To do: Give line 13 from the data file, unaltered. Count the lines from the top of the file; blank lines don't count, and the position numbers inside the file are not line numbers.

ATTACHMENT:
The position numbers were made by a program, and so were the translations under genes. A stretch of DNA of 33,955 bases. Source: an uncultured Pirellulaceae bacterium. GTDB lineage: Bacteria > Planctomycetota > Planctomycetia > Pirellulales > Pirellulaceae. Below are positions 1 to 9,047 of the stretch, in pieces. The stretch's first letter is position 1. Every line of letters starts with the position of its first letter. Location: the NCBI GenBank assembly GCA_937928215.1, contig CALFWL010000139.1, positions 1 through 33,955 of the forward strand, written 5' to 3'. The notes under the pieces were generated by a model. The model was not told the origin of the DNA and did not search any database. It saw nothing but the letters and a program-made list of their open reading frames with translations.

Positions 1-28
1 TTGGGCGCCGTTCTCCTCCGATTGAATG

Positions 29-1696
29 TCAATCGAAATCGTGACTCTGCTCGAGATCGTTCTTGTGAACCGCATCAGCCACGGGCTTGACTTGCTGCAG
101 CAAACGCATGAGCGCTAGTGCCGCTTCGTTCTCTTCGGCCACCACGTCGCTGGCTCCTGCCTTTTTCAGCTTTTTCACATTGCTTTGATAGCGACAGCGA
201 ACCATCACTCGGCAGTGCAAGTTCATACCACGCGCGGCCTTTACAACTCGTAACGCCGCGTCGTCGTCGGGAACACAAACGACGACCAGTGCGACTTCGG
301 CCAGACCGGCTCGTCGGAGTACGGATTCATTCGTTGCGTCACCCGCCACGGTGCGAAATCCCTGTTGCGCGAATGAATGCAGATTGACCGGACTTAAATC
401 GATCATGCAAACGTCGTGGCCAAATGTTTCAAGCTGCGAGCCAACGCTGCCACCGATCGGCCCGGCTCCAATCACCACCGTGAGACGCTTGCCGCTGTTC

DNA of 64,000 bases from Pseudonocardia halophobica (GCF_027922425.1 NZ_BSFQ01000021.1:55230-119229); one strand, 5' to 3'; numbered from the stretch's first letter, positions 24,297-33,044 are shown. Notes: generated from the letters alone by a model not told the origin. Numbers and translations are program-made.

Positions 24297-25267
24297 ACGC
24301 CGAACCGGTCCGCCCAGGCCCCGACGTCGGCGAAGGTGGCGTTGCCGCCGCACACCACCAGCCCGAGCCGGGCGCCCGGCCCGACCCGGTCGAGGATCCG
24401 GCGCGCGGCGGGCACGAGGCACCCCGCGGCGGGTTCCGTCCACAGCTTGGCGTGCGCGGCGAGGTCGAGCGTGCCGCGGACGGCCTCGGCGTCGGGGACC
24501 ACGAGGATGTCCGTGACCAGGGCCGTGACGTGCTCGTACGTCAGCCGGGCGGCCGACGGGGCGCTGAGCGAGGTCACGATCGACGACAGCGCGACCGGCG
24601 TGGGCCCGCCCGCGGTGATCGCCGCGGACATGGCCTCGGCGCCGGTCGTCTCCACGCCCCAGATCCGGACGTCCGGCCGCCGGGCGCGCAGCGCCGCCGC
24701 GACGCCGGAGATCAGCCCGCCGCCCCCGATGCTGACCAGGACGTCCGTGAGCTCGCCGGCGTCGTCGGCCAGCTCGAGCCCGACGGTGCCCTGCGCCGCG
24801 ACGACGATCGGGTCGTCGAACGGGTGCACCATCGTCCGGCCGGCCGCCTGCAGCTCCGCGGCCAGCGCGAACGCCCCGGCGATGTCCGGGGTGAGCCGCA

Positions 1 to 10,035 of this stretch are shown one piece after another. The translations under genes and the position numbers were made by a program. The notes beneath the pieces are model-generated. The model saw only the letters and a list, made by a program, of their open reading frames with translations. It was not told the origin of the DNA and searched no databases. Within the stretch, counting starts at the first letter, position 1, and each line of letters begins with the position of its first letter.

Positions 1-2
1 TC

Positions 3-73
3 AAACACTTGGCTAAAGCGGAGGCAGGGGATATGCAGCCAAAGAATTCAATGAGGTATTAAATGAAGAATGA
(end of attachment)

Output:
24301 CGAACCGGTCCGCCCAGGCCCCGACGTCGGCGAAGGTGGCGTTGCCGCCGCACACCACCAGCCCGAGCCGGGCGCCCGGCCCGACCCGGTCGAGGATCCG